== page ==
administration of blood products and used exactly as specified by the manufacturer.
6.5.1 Indications for blood warmers
A blood warmer is indicated for:
Large volume rapid transfusions of >50 mL/kg/hour in adults or >15 mL/kg/hour in children.
Exchange transfusions.
Plasma exchange for therapeutic apheresis in adults.
Intrauterine transfusions, at the discretion of the feto-maternal specialist.
Patients with clinically significant cold agglutinins.

30
6.5.2 General recommendations
Red cells should only be warmed as they flow through a blood administration set using a
specifically designed, approved commercial device with a visible thermometer and audible
warning alarm.
Blood warmers must undergo a regular maintenance program e.g. by the health service
biomedical provider.
The operating temperature of the commercial blood warmer must be recorded on the patients
infusion record when used to warm red cells.
Red cells must not be warmed above the set point temperature of the approved device,
commonly 41C.
Blood administration sets used with warmer must be primed as for other blood administration
sets prior to use.
Due to the risk of contamination from infected water baths, it is recommended that these types
of devices be replaced with dry heat blood warming equipment.
Improvised warming such as putting the pack in hot water, in a microwave oven or on a
radiator must NEVER be used. These methods may damage red cells and cause harm to the
patient.
6.5.3 Additional resources
AABB. Primer of Blood Administration (available to individual and institutional AABB members)
http://www.aabb.org/development/education/material/Pages/default.aspx
BCSH. Guideline on the Administration of Blood Components
http://www.bcshguidelines.com/documents/Admin_blood_components_bcsh_05012010.pdf
BCSH. Guidelines on the management of massive blood loss
http://www.bcshguidelines.com/documents/massive_bloodloss_bjh_2006.pdf
NHS Blood and Transplant Services. A Drop of Knowledge: Guidance for New and Developing
Transfusion Practitioners
http://www.transfusionguidelines.org.uk/docs/pdfs/bbt-01_ADOKV5-July09.pdf
NZBS. Transfusion Medicine Handbook 2008
http://www.nzblood.co.nz/Clinical-information/Transfusion-
medicine/Transfusion%20medicine%20handbook
6.6 Concurrent fluids and medications
Intravenous fluid solutions must not be co-administered with blood components unless there are
sufficient data to ensure compatibility.
A multi-lumen access device is generally safe for continuous co-administration of other therapeutic
solutions, allowing for rapid dilution in the blood stream. In the absence of a multi-lumen access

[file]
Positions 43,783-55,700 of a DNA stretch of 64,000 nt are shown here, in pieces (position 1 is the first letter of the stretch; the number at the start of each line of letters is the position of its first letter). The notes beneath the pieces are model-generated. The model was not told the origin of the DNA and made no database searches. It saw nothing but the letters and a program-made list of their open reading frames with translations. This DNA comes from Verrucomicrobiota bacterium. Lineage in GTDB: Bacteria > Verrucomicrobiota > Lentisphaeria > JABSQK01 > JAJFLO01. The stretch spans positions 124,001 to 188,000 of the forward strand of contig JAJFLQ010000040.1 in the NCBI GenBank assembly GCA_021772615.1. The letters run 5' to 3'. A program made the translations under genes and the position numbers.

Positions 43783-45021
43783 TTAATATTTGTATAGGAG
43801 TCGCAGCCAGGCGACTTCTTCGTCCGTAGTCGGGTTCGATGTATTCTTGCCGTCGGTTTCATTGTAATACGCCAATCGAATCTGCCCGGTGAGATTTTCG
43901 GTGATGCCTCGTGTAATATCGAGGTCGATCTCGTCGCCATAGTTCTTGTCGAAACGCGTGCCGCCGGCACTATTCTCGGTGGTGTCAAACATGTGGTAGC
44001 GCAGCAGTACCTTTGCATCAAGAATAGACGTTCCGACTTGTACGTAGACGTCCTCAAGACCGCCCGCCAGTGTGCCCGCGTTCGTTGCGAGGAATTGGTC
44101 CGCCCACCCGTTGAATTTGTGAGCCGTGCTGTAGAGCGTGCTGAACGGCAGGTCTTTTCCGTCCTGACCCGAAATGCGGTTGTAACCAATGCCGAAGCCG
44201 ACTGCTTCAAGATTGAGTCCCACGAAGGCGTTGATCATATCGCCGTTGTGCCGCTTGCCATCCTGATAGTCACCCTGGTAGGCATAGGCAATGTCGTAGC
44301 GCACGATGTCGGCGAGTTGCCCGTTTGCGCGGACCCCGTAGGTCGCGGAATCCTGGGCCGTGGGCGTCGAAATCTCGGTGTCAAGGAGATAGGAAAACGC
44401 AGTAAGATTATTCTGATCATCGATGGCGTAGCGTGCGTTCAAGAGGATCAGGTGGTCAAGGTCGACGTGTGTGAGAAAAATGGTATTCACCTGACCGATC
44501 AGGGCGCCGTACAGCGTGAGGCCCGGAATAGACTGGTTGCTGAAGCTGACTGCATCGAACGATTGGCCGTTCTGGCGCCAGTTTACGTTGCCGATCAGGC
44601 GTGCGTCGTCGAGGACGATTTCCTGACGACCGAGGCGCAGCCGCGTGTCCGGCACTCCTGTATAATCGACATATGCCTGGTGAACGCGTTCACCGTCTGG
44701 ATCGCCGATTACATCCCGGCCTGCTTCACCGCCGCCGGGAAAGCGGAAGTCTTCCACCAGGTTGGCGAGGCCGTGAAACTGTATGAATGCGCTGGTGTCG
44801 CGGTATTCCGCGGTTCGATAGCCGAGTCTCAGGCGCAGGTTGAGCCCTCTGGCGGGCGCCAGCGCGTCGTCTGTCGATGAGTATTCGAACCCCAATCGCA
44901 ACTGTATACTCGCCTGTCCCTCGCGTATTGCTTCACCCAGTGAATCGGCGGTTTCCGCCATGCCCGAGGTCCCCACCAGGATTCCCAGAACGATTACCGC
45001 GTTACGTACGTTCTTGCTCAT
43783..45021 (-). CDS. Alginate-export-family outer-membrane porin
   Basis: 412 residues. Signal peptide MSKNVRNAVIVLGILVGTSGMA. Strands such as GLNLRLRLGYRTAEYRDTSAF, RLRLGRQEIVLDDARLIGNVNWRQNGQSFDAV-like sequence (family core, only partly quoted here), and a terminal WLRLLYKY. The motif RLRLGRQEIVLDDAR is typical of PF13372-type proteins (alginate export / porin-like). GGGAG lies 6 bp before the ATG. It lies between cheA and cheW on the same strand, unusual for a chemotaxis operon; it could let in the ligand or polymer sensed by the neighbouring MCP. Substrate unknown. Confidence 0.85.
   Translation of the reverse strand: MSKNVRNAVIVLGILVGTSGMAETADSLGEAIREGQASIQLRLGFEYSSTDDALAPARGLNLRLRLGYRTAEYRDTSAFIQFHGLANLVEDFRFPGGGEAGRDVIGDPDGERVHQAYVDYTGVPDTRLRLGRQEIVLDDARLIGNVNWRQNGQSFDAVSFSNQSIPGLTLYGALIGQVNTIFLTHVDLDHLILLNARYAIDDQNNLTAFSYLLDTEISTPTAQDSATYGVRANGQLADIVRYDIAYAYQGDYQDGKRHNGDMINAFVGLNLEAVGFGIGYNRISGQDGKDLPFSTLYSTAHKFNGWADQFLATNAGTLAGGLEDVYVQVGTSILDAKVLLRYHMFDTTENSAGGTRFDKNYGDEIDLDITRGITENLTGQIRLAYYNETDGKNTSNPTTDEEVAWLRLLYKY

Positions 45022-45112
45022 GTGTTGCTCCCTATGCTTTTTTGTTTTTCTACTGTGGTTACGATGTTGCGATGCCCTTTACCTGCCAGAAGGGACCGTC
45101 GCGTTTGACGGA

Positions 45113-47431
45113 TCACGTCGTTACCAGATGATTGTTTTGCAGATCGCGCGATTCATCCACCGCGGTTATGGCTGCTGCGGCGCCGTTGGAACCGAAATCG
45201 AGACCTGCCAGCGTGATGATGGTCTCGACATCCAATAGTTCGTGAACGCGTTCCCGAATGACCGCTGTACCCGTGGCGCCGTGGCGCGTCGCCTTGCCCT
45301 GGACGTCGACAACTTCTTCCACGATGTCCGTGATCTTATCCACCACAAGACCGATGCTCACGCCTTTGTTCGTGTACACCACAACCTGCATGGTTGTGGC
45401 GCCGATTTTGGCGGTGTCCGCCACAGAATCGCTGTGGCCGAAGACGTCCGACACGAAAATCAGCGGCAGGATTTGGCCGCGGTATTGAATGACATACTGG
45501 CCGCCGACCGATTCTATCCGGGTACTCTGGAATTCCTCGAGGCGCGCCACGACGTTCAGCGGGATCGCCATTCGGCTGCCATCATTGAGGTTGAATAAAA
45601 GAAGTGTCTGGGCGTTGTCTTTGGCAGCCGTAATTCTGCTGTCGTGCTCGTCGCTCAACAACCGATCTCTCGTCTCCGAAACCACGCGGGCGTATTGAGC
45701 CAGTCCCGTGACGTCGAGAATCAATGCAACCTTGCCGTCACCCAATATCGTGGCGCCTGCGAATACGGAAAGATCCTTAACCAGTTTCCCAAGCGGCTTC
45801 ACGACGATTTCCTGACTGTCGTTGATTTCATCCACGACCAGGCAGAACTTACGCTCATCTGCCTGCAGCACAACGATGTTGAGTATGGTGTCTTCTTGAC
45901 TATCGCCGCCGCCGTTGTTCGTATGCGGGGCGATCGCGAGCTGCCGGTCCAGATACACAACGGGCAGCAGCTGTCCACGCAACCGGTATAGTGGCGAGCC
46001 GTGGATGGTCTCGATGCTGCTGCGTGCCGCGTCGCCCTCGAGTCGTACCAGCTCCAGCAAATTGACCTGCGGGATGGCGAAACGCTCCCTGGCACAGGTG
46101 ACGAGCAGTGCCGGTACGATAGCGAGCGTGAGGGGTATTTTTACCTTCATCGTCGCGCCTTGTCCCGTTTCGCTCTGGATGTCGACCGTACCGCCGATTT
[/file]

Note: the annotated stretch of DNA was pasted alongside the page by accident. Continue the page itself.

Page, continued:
device, a second IV access device must be inserted if a continuous IV infusion is required.
Administering two different types of blood components concurrently via separate IV access lines is not
recommended in routine practice, since in the event of an adverse reaction it is difficult to ascertain
which component is responsible. However, this situation may arise in the setting of critical bleeding.
6.6.1 Compatible fluids
The only IV fluid universally compatible with blood components is 0.9% sodium chloride
(normal saline).


31
Red cells are compatible with ABO-compatible plasma and 4% albumin.
For fluids compatible with plasma-derived and recombinant products refer to the individual
product information.
The current formulation of Gelofusine (available in Australia) contains negligible calcium, and
is considered compatible based on common experience and current practice, particularly by
anaesthetists, in the absence of data to the contrary and as quoted by the manufacturer.
http://www.bbraun.com/cps/rde/xchg/bbraun-
com/hs.xsl/products.html?level=3&id=00020742770000000152
6.6.2 Incompatible fluids
Electrolyte and colloid solutions containing any calcium (e.g. Haemaccel, Hartmanns solution,
lactated Ringers solution or Gelafusal [available in New Zealand]) should not be administered
with blood components collected in an anticoagulant containing citrate as they may cause
clotting of the infusion line.
5% dextrose in water or hypotonic sodium solutions may cause red cells to haemolyse.
6.6.3 Medications
Medication must NOT be added to the blood bag or blood administration set / IV line prior to, or
during transfusion.
Medication may interact with the anticoagulant, additive solutions, or the blood component contained
in the bag. A break in the integrity of the infusion line may also increase the risk of bacterial
contamination of the component. Furthermore, if a reaction occurs, it is difficult to ascertain whether